Adapted from the manga by Masamune Shirow, Mamoru Oshii’s
landmark feature Ghost in the Shell
(1995) largely defined the cyberpunk genre–and influenced the Matrix films in the US. Although often
stunningly beautiful, the sequel Ghost in the Shell 2: Innocence (2004) failed
to recapture the compelling vision of a corrupt, dystopic future.
Writer-director Kenji Kamiyama, who would go on make the
excellent Eden of the East, took over
the property for the popular TV series Ghost
in the Shell: Stand Alone Complex (2002) and Ghost in the Shell: Stand Alone Complex 2nd Gig (2004). Kamiyama didn’t
have the resources to continue the extravagant mixture of drawn and computer
animation in the original film (which reportedly cost about $6 million—a very
large budget at the time). But he created intriguing new stories that suited
the characters and the setting.
The star of the original film, Major Motoko Kusanagi, suggested
a cross between the Terminator and a Playboy centerfold. The Kusanagi of the TV
series kept more of her clothes on, but retained her formidable fighting
ability in both the real and cyber worlds. Her friendship with Batou, her cyborg
second-in-command, allowed the filmmakers to explore her character in greater
Ghost in the Shell:
The New Movie (2015) looks and feels
more like the Stand Alone Complex
series than Oshii’s extravagant feature. The characters have been redesigned
and simplified, with less attention paid to Major Kusanagi’s pneumatic figure.
But Major Kusanagi (voice by Elizabeth Maxwell) remains
Major Kusanagi. The film opens with a hostage situation that requires her to
swing into action, ably seconded by Batou (Christopher R. Sabat) and her usual
crew of deadly misfits. She refers to the members of her squad as “Parts,” a backhanded
compliment that suggests how well they function together.
This time, the Major and her team are working independently
of Chief Aramaki, her usual boss: She’s receiving special funds from the son of
the prime minister. The hostage crisis, followed by the assassination of the prime
minister, yanks Kusanagi and company into a increasingly complex web of plots
and counter-plots involving the manufacturers of a new generation of prosthetics
and cyber-parts, the Major’s childhood in a strange hospital/orphanage and a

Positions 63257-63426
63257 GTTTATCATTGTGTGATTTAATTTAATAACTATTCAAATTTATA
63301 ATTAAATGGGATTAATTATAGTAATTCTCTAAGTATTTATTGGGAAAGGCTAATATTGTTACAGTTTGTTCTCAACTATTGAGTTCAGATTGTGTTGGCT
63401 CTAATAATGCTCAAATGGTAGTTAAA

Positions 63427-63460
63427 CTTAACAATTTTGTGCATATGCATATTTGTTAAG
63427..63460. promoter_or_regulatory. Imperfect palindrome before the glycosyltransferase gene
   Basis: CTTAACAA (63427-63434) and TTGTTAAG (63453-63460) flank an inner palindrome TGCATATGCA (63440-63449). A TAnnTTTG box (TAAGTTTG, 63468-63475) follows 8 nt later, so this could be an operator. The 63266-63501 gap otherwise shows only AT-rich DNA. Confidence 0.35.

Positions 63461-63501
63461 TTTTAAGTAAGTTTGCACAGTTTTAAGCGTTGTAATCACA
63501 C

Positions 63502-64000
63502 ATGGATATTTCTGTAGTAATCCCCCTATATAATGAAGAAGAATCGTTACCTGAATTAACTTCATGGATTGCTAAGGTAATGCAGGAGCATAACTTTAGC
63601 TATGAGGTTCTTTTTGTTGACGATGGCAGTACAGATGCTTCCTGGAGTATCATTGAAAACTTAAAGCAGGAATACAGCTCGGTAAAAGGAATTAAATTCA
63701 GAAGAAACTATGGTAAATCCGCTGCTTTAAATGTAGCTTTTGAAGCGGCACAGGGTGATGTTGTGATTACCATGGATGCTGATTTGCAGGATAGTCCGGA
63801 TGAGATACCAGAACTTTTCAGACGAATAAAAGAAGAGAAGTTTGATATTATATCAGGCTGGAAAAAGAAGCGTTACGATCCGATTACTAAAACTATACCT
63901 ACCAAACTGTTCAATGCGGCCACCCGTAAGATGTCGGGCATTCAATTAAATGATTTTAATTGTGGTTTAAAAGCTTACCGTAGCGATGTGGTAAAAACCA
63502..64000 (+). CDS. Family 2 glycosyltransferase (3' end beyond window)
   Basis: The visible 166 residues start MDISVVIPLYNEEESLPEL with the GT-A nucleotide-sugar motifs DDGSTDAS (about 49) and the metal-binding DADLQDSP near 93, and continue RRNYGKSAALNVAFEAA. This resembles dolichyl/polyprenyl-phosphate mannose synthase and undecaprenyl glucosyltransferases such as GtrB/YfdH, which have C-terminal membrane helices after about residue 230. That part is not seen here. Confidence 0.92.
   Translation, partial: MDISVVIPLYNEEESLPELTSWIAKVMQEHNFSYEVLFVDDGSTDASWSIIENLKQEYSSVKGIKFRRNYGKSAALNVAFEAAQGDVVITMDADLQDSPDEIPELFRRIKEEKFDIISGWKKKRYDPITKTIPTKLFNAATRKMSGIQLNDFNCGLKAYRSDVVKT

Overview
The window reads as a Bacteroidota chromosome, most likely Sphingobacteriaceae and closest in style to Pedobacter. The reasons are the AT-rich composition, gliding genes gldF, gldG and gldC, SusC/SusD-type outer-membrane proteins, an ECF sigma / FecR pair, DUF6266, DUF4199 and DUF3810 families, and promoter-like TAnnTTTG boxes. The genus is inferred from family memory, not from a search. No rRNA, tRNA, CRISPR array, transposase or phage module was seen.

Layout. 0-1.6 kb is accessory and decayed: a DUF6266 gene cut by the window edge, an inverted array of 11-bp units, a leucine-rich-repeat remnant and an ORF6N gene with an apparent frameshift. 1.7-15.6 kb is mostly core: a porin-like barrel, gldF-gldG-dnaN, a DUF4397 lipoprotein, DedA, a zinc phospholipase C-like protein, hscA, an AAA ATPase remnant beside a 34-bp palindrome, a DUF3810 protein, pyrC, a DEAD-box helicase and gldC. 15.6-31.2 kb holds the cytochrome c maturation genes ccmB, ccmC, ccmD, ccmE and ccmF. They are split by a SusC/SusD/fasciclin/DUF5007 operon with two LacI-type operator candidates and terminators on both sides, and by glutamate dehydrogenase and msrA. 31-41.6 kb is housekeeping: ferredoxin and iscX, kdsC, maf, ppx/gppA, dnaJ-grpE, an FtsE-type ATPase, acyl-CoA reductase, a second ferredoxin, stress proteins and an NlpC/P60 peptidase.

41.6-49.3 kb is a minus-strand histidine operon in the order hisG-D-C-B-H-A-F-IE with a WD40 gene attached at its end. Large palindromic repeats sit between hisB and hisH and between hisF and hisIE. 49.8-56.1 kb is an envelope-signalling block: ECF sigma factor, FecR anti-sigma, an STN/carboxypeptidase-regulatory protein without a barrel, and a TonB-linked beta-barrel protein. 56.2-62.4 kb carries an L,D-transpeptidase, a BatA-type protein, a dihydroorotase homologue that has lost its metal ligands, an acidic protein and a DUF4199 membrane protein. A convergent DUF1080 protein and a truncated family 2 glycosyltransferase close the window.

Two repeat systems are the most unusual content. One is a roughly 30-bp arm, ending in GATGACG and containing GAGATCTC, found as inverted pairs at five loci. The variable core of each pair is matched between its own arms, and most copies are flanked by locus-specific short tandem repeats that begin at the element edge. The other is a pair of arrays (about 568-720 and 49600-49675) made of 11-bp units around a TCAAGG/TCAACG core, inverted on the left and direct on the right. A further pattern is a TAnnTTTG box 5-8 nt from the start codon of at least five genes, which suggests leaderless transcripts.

corrupt American businessman. These criminals–and the terrorists they deploy–have
assembled around a doppelganger of Major Kusanagi, the physical form of the computer
The plot of The New
Movie feels needlessly complicated, yet curiously lacking in suspense,
despite the many gun battles, explosions and CG dives into cyberspace.
Directors Kazuchika Kise and Kazuya Nomura and screenwriter Tow Ubukata simply don’t
have enough time in 100 minutes to bring together all the diverse elements in
the their story. Characters and subplots come and go with little sense of
urgency. Even the showdown between Major Kusanagi and Fire-Starter fails to
generate the excitement it should.
The filmmakers also leave too many threads hanging: Have the
bad guys found the bodies of Major Makoto’s parents? What is their
significance? Does the purely data realm of the Third World actually exist? And
if it does, does it offer cyborgs an afterlife?
Despite its flaws, Ghost
In the Shell: The New Movie will probably
please many of the fans who’ve made the property so popular. However, the
upcoming live action version of Ghost In the
Shell starring Scarlett Johansonn has already become the subject of
Major news outlets have published complaints from Asian actors
about the inappropriateness of a Caucasian actress playing a Japanese character.
Although many anime characters may not look Japanese to Western audiences, they
are Japanese to Japanese audiences and the artists who created them. To many
Japanese viewers (and anime purists), Johansonn as Major Kusanagi must sound as
incongruous as Keanu Reeves in The Tale of the 47 Ronin.
Ghost in the Shell: The New Movie Funimation: $34.98 2 discs, Blu-ray and DVD